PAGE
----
From The Guardian:
Flirting with Trump? No, the US will vote for a Boulder solutionIf Boulder is the future, where are all the white people going to come from (as in all seven in the Guardian’s photo illustrating this essay)?
By Will Hutton
Boulder, Colorado, has been voted the US’s happiest city, thanks to its urban planning, high level of healthcare and burgeoning service jobsA bar in Boulder, Colorado, where the hippy culture of the 1960s meets the digital revolution.
Saturday 21 May 2016 19.21 EDT
The future is here and it works. Importantly, it is not a conservative future. Boulder, Colorado, is not as famous as San Francisco or even Palo Alto – but this city of some 100,000, where the high plains end and the Rocky Mountains begin, is the leading American urban area of the 21st century. It is a bewildering alchemy of 1960s hippy culture, frontier technologies, thoughtful urban planning and burgeoning service jobs ranging from diet counselling to advanced road bike maintenance. Boulder has become the exemplar of how rich and satisfying urban life can be. It is also a Democrat stronghold.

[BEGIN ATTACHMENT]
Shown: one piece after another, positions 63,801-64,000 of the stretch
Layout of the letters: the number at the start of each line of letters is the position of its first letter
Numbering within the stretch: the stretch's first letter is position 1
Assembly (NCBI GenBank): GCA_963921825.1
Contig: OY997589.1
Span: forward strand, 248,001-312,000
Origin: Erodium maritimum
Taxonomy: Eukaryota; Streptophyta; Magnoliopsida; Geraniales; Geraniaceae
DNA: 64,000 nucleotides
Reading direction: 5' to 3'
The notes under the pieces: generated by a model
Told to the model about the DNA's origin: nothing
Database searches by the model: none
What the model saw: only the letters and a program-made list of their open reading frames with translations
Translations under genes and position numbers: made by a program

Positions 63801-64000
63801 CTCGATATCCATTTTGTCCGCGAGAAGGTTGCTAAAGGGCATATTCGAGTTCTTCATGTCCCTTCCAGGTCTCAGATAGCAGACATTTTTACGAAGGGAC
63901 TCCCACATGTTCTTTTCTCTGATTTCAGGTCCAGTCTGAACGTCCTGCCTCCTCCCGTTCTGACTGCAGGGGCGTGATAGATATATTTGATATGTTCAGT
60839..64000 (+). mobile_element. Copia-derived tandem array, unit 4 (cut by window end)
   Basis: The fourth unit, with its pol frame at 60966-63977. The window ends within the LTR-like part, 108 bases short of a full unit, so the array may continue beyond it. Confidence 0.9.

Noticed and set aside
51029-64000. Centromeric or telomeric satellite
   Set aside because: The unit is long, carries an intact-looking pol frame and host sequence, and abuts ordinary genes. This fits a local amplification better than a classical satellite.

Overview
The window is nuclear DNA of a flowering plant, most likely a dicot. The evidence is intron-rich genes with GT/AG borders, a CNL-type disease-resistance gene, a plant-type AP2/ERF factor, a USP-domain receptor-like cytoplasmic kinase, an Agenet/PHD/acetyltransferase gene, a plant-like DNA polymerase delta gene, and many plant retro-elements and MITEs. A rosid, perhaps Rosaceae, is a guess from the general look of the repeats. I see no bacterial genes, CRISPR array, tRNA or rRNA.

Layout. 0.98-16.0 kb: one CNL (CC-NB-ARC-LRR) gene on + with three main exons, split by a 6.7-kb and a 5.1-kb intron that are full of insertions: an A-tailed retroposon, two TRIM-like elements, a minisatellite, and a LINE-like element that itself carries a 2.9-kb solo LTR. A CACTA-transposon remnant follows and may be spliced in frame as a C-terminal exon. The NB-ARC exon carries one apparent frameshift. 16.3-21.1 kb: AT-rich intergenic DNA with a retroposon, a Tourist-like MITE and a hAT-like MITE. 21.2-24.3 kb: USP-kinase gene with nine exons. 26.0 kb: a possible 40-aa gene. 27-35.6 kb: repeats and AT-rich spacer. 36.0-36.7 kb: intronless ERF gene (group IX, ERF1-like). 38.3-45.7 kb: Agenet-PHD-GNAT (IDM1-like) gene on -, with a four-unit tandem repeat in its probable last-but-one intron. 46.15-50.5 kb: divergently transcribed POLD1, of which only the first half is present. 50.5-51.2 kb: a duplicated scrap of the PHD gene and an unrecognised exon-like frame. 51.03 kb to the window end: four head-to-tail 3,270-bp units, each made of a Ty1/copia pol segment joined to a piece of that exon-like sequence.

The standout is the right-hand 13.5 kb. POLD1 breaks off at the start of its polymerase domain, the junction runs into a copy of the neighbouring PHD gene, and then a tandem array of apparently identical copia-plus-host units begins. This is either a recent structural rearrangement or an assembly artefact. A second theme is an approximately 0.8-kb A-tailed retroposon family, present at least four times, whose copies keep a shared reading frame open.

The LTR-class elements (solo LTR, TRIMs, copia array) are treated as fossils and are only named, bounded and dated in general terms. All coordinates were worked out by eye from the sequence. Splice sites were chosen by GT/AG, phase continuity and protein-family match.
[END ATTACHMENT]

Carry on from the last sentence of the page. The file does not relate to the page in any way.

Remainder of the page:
It has been voted the US’s brainiest city, its happiest city, the country’s foodiest place and the number one city for health. It is a standing reproach to Donald Trump, and indeed Britain’s rightwing Brexiteers who ape his thinking. The place is booming around values and principles to which they are hostile – but attracting families, entrepreneurs and innovators from all round the US because it is such a delightful place in which to live and work.
Who wants to be in neighbourhoods that incorporate the values of Trump-style populists or their first cousins, the Brexiteers, where intolerance and hostility to others are the new normal?
In the 2010 Census, Boulder was 0.9% black, 8.7% Hispanic (in a state that is 20.7% Hispanic), and 4.7% Asian. Boulder today is about as white as the United States was in the 1950s, and far less black than during Eisenhower’s days.